Curried Chickpeas (Garbanzo Beans) Sprouts, Cauliflower & Butternut Squash Stew

One of my butternut squashes (in storage since last fall) has developed a wrinkle and is not looking very happy, I should really do something with it, but what? I wanted something different besides soup. Remembering I have chickpeas sprouts in the freezer and a head of cauliflower in the fridge, aha, why not make a stew? Not to mention I posted an article about growing chickpeas sprouts on Monday but did not include any recipe. So here is one that you will enjoy.

This is a basic and simple recipe that is very forgiving, use it as a guide. Add other spices to your liking. I would have loved to kick it up a notch with fresh chili peppers but I had none in the fridge nor the freezer.

This stew benefited from a squeze of lime juice (lemon juice will work too). I enjoyed it  with whole grain bread and a green salad or if you prefer serve over cooked brown rice.

Curried Chickpeas (Garbanzo Beans) Sprouts, Cauliflower & Butternut Squash Stew

Ingredients
1 – 2 cups chickpeas sprouts, cooked or uncooked (see NOTE)
6 – 8 ounces cauliflower, cut florets into bite-sized pieces
8 – 12 ounces peeled and cubed (about ¾ inch) butternut squash
1 small (about 4 ounces) red onion cut into chunks
2 – 3 slices ginger from ginger wine or fresh ginger, grated if desired
1 – 3 shallots, minced
1 – 2 cloves garlic minced
1 – 3 teaspoons curry powder or to taste
1 teaspoon kosher salt or to taste
1 – 2 tablespoons oil
¾ – 1 cup broth, chicken or vegetable
1 – 2 tablespoons chopped cilantro or flat leaves parsley

Preparations
1. In a large pot, add oil, ginger and shallots. Sauté until shallots is translucent. Add garlic, continue to sauté until garlic is soft. Add salt and curry powder, sauté 10 seconds.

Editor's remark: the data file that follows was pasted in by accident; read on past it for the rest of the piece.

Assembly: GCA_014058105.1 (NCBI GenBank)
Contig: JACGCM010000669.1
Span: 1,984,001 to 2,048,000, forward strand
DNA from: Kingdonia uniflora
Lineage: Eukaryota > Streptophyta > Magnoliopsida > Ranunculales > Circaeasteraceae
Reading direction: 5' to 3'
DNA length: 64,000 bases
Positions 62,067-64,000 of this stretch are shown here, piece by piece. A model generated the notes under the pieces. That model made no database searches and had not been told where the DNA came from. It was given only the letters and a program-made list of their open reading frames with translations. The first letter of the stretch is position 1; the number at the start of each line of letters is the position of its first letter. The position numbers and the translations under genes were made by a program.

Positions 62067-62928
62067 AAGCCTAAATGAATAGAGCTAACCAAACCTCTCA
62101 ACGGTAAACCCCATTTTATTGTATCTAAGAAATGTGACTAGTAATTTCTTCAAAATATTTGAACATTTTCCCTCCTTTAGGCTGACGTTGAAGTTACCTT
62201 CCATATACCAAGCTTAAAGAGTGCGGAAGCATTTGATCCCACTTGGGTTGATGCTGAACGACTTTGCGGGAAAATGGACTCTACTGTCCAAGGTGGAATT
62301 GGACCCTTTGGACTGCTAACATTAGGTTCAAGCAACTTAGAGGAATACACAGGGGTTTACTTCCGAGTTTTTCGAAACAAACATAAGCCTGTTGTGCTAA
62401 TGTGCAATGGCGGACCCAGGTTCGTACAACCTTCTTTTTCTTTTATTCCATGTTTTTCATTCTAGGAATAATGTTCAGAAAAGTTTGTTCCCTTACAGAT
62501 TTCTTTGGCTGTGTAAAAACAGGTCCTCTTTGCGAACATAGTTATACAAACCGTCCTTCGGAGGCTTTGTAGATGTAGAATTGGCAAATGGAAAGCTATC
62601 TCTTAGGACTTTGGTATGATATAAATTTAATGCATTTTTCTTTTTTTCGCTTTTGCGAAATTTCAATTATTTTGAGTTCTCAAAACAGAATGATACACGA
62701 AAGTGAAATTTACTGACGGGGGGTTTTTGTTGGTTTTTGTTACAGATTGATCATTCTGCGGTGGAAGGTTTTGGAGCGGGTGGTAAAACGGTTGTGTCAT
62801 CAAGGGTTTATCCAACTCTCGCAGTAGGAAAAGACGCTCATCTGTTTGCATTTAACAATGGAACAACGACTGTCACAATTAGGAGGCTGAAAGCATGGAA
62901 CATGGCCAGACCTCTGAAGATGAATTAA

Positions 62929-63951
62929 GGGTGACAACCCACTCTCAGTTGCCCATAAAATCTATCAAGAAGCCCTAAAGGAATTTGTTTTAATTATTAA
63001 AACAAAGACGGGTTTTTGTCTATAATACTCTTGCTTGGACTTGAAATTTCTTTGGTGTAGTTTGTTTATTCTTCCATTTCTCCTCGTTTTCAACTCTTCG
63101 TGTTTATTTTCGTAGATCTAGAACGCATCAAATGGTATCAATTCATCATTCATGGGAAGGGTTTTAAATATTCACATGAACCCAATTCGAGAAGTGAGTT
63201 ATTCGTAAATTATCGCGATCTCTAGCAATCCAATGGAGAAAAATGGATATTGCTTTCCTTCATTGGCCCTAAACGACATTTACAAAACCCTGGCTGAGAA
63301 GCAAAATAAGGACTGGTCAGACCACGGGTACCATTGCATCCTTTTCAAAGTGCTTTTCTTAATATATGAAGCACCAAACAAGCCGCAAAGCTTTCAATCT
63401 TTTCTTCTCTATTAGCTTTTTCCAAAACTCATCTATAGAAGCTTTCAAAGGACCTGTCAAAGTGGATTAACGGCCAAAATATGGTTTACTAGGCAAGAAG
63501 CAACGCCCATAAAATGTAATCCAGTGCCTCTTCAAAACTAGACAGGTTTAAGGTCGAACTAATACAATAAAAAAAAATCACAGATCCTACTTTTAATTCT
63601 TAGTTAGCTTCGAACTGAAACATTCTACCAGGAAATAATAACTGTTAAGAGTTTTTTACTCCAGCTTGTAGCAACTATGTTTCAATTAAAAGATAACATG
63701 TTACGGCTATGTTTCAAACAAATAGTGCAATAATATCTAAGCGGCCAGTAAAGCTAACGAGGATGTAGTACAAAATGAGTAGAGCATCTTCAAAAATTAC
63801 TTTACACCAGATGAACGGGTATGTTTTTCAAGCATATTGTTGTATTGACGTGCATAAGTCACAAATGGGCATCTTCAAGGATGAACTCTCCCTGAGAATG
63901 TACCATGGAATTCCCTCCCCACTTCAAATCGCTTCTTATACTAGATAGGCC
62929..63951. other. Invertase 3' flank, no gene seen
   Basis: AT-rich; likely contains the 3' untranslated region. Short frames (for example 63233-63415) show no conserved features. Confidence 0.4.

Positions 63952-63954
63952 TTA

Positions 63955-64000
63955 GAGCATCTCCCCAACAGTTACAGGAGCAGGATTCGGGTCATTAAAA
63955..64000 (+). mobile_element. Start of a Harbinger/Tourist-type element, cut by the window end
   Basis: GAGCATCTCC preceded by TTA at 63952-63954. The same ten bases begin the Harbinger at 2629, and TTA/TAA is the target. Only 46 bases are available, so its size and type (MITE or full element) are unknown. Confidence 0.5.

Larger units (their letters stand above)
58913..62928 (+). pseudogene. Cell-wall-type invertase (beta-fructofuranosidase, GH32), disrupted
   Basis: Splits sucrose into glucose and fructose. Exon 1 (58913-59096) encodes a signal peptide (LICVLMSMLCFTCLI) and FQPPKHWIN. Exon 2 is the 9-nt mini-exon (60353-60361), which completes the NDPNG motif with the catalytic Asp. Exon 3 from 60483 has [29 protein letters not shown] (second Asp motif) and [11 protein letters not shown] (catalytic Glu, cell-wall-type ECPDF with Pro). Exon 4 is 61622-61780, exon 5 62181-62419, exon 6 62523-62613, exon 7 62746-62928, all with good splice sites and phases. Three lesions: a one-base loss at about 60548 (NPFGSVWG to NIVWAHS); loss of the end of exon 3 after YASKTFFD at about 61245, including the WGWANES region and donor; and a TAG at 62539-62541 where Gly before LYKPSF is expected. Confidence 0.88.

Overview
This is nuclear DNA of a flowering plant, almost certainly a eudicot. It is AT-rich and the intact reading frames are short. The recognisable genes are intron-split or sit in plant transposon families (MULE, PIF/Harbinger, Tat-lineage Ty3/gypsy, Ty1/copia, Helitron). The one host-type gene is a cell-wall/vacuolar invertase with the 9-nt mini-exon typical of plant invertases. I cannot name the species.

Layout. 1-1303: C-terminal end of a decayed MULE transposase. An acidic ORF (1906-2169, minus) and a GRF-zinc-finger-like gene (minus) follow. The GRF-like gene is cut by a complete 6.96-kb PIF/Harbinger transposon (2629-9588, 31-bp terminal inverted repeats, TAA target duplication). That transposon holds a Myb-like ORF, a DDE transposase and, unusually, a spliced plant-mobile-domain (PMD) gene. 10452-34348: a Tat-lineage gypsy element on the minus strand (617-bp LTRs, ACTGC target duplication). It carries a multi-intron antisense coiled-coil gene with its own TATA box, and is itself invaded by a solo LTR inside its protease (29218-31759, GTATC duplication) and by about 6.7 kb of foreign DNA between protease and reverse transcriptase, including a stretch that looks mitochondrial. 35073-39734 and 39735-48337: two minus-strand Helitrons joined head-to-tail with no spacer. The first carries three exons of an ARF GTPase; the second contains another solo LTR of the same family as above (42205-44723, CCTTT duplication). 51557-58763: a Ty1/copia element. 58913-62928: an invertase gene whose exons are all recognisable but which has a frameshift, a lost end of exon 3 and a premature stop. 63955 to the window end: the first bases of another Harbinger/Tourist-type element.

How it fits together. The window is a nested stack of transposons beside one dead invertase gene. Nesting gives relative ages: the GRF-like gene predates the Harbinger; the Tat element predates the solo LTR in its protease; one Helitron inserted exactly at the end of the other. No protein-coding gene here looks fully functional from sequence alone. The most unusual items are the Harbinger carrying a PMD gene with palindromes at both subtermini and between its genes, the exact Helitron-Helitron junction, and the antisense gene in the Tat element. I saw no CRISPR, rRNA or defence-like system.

2. Add chick peas, cauliflower and butternut squash, mix well. Add broth, bring to boil, simmer until butternut squash is partially cooked about 10 minutes.
3. Add onion, cooked until squash is soft, another 5 – 8 minutes. Turn off heat, remove and discard ginger slices, if desired. Stir in cilantro or parsley. Adjust taste, serve.

VARIATION 1
Add: bacon or pancetta. Brown bacon or pancetta before going to step 1 of preparations.

VARIATION 2
Add: ½ pound cubed chicken. After adding salt and curry, add chicken. Sauté until chicken changes color. Proceed to step 2.

NOTE: Substitute: canned chickpeas for the chickpeas sprouts

Related posts you might be interested in:
Click here for Growing Chickpeas (Garbanzo Beans) Sprouts
Click here for Chick Peas sprouts, Asparagus, Garlic Green & Penne Stir-fry

Copyright © by Norma Chang

Robin, The Gardener of Eden, is the host for Thursdays Kitchen Cupboard. Head on over to Thursday’s Kitchen Cupboard to see to see what others are cooking.

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About Norma Chang

I am the author/publisher of 2 user-friendly Chinese cookbooks: "My Students' Favorite Chinese Recipes (updated edition)" and "Wokking Your Way to Low Fat Cooking" A gardener who enjoys cooking and eating and loves to think outside the box A garden volunteer at Locust Grove Heritage Vegetable Garden Conduct hands-on cooking workshops for teenagers Conduct cultural programs for children and family Conduct healthy cooking classes for adults
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38 Responses to Curried Chickpeas (Garbanzo Beans) Sprouts, Cauliflower & Butternut Squash Stew

  1. Great colorful dish! It looks so tasty!

  2. Toni Kellers says:

    Hi Norma – I do plan to be at Rhinebeck again – part of my vacation!
    Help! I decided to do the chickpea thing – missed the boat somehow. #1 soak for 9 hours – then what? They looked just the came. Poured off the water (big mistake?) Then waited breathlessly until the next day. Nothing. They are hard as little rocks and nothing happened. I am hopeless, I guess.

  3. Rick says:

    Thanks for the recipe very timely for us, we had someone give us a squash this week and we have been wondering what to do with it. Looks like soup!!!

  4. Wilderness says:

    Nice but can I substitute something for the chick peas? I do love curry and am looking for more curry recipes. I did use my mung bean sprouts this week in a chow mien. However I made too many, can I freeze them. I would really like to figure out a way to can them.